PARALYSIS AT THE TOP
I realize that a lot of Americans believe that the federal government is ready to take action against gun owners. Rhetoric aside, where is the evidence that the President is actively pursuing any such goal? I think the best indication of Obama's commitment to this is that he has put Joe Biden in charge of the whole operation. The Vice President has no power, and of recent Vice Presidents, Joe Biden is something of a laughingstock. He is no Dick Cheney.
Every time there is some major shooting, the media insist that legislation will soon be passed to outlaw assault rifles. It is conceivable that Congress will pass a ban on certain kinds of assault rifles, but that will have essentially zero affect in keeping assault rifles out of the hands of drug-crazed psychotics. There will be more shootings, and there will be more calls to ban more assault rifles, but the failure of the legislation to stop the shootings will testify against the effectiveness of further legislation.
The fact that no legislation has been introduced as a result of the Newtown, Connecticut shootings tells me that this lame-duck Congress is not interested in pursuing the matter. It has other fish to fry.
If the new House of Representatives is ready to cooperate with the Senate in passing legislation against assault rifles, then we may see such legislation. But what would motivate Republicans to cooperate? What is in it for them? Why would they want to face the wrath of their constituents in order to pass a piece of legislation previous Congresses have resisted for 40 years?
I do not believe that voters in favor of gun ownership should back off and let politicians have a free ride their attempts to restrict legal access to guns in the United States. I do not think it is wise to give a free ride to any political group that wants to interfere with constitutional liberties. I think people should support lobbying agencies that are in favor of gun ownership. Nevertheless, I do not think they should do this on the assumption that the end of gun ownership is imminent, because it isn't. I think they should do it on the assumption that the Constitution is on their side, and that the gun control movement is taking a stand against three centuries of American liberties.
The fact that the gun control movement has been politically impotent, or close to it, for a generation is not a good reason to sit back and let them browbeat squishy Congressman who were elected by voters who are in favor of gun ownership. If pro-Second Amendment voters remain silent, they will give an illusion to politicians that there will not be a backlash against anyone who breaks ranks and votes in favor gun control. We have to remind people in Congress that they can lose votes if they get wobbly on gun ownership. As Bill Richardson taught me over 40 years ago, politics is mostly about inflicting pain on politicians who deviate from a particular agenda. Politicians respond to pain, he taught me, and I watched him develop tactics that were specially designed to impose pain on those who favored gun control. He did this at the state level, and his organization has done it nationally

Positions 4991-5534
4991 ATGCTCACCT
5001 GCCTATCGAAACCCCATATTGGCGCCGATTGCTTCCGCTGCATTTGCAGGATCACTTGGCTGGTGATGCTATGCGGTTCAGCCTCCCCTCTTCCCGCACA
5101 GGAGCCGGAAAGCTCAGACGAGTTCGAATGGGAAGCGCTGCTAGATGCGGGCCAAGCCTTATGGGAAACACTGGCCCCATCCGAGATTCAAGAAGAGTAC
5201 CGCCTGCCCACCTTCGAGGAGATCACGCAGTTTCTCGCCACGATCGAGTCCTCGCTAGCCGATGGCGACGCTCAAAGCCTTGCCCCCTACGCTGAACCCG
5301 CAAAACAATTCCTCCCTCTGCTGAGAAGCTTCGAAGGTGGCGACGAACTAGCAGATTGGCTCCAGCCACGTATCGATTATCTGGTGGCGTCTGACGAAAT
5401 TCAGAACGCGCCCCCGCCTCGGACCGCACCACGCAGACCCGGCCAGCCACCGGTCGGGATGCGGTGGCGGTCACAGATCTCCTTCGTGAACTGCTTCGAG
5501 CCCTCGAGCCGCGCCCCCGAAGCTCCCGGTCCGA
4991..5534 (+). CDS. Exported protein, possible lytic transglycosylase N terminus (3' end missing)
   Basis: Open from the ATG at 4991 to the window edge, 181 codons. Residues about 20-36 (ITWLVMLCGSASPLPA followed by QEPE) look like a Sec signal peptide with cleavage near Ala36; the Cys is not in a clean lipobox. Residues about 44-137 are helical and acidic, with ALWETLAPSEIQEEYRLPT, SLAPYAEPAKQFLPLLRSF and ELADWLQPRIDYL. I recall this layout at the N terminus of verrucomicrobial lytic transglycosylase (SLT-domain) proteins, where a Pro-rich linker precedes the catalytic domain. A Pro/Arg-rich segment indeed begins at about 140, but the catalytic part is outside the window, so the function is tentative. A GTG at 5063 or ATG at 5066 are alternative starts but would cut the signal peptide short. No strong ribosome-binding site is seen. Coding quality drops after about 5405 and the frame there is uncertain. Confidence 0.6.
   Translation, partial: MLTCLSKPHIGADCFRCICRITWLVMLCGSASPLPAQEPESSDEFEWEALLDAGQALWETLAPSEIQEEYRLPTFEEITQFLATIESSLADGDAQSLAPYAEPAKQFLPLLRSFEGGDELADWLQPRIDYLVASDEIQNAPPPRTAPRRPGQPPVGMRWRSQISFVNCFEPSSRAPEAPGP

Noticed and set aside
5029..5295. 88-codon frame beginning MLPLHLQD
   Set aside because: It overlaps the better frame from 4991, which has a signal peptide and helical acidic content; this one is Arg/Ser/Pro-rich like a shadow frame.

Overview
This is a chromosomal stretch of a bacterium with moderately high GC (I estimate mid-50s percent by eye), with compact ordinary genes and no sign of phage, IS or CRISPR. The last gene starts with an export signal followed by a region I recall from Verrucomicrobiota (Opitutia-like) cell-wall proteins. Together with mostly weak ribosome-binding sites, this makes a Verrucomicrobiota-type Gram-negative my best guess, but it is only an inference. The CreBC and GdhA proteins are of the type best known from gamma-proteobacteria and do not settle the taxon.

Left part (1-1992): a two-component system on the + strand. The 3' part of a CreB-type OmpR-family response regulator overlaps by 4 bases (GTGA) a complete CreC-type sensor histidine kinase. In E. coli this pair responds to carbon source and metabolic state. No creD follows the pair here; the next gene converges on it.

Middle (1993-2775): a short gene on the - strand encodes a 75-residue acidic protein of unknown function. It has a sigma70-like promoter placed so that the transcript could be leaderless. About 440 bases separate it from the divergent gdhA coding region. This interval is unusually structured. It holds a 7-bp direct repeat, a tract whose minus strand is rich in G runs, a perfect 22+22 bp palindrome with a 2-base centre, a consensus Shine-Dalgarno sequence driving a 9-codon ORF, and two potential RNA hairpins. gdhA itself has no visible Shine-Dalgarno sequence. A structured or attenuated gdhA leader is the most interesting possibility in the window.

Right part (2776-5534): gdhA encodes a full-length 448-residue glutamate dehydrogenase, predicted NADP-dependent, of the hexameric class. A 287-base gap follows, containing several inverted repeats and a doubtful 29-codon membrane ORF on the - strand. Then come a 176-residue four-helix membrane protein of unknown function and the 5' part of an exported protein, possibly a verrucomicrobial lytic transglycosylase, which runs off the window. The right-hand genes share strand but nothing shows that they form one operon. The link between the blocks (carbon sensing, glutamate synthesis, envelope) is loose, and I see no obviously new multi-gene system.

Within a decade, it will be possible for people to manufacture handguns inexpensively in their own homes. Even if it takes two decades, it is clear what is going to come. The ability of the government to confiscate handguns is surely limited when somebody can download a free piece of software that will enable him to manufacture a handgun, or the components of a handgun, in the privacy of his own home. The Left is now facing an ideological crisis. Either it bans 3D printers, raising civil rights issues, or else it must give up having any shot at banning guns.
The ability of the gun control crowd to control the spread of weapons across the face of the earth is going to decline dramatically over the next 10 years or 20 years. This is the last gasp of the entire movement. The 20th century will go down in history as the era of gun control. The 21st century is going to be knon as a century in which the common man, around the world, becomes a gun owner.
I think it is a good idea for people to purchase those items that they want to own, and which are legal for them to own. They tend to do this in times of panic, when prices have been bid up. But, in my view, it is better to buy an artificially or temporarily high-priced item than it is to wait. It is best to take action when you are motivated to take action. Otherwise, procrastination wins out again.